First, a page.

A common practice for most first time founders is that they constantly seek advice and mentorship in a bid to accelerate growth. A common pitfall however is that much of the advice they get can be misleading. Getting too much advice from supposedly individuals who even though mean well can lead to a path of failure.
This is not a new phenomena though. The effects of getting too much advice has been observed for quite a long time. In a popular fable by Aesop’s, a story of a man, a boy and donkey is told.
This fable totally ties up to the scenarios most startups find themselves in. Ozan Sonmez from New Ventures Accelerator, KAUST, illustrated this to a group of startup founders at Startup Istanbul Conference.
Here goes the fable.
A Man and his son were once going with their Donkey to market. As they were walking along by its side a countryman passed them and said: “You fools, what is a Donkey for but to ride upon?”
So the Man put the Boy on the Donkey and they went on their way. But soon they passed a group of men, one of whom said: “See that lazy youngster, he lets his father walk while he rides.”
So the Man ordered his Boy to get off, and got on himself. But they hadn’t gone far when they passed two women, one of whom said to the other: “Shame on that lazy lout to let his poor little son trudge along.”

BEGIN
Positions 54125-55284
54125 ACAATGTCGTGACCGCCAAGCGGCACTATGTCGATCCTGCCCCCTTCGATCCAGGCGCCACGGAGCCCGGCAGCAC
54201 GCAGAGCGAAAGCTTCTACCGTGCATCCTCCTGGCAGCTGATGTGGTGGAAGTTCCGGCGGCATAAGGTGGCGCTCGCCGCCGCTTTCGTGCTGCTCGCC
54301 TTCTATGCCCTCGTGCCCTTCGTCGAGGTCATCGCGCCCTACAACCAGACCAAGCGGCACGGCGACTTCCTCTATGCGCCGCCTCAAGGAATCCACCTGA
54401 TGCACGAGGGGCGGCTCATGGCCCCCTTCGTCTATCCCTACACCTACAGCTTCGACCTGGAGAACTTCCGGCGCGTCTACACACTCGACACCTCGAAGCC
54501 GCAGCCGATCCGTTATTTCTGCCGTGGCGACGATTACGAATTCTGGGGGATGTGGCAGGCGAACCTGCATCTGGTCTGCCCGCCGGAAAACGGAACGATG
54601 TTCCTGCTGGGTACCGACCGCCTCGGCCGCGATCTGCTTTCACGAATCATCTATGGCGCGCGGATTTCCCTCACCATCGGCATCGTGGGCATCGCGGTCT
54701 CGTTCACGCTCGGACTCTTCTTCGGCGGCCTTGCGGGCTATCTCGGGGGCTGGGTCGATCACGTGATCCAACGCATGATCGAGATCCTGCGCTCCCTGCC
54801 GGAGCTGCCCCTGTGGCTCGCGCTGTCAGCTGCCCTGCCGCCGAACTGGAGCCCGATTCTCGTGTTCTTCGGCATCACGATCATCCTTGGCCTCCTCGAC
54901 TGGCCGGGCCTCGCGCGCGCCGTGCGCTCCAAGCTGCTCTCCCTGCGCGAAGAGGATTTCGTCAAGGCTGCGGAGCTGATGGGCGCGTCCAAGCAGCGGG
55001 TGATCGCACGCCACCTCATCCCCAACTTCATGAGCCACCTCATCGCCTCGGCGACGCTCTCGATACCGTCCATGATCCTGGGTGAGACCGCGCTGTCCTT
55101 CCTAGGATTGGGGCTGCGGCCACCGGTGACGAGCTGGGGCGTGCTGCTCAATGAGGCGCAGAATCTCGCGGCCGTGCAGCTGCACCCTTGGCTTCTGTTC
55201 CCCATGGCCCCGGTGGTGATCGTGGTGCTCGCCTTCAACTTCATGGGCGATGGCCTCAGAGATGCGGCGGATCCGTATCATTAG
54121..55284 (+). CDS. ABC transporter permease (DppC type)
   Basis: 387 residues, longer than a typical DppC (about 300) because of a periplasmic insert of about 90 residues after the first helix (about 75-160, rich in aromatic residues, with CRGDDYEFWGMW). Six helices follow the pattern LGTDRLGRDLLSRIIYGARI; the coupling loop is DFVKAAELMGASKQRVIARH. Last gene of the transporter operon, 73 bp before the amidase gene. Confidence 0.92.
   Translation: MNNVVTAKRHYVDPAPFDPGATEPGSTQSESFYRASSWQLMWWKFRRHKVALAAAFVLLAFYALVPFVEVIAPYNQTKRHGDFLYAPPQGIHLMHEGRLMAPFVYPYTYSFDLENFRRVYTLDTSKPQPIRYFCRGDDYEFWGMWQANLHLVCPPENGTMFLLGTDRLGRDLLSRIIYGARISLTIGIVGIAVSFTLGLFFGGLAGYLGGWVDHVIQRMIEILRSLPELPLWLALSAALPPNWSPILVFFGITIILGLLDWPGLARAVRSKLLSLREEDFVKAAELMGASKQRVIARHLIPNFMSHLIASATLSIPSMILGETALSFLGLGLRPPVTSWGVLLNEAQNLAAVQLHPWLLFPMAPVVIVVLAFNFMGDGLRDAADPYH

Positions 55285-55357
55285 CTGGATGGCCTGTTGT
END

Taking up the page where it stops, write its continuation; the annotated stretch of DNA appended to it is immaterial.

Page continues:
Well, the Man didn’t know what to do, but at last he took his Boy up before him on the Donkey. By this time they had come to the town, and the passers-by began to jeer and point at them. The Man stopped and asked what they were scoffing at.
The men said:
“Aren’t you ashamed of yourself for overloading that poor donkey of yours and your hulking son?”
The Man and Boy got off and tried to think what to do. They thought and they thought, till at last they cut down a pole, tied the donkey’s feet to it, and raised the pole and the donkey to their shoulders. They went along amid the laughter of all who met them till they came to Market Bridge, when the Donkey, getting one of his feet loose, kicked out and caused the Boy to drop his end of the pole. In the struggle the Donkey fell over the bridge, and his fore-feet being tied together he was drowned.
“That will teach you,” said an old man who had followed them:
Moral of the story to startups: ‘A startup is your donkey, you decide what you want to do with it”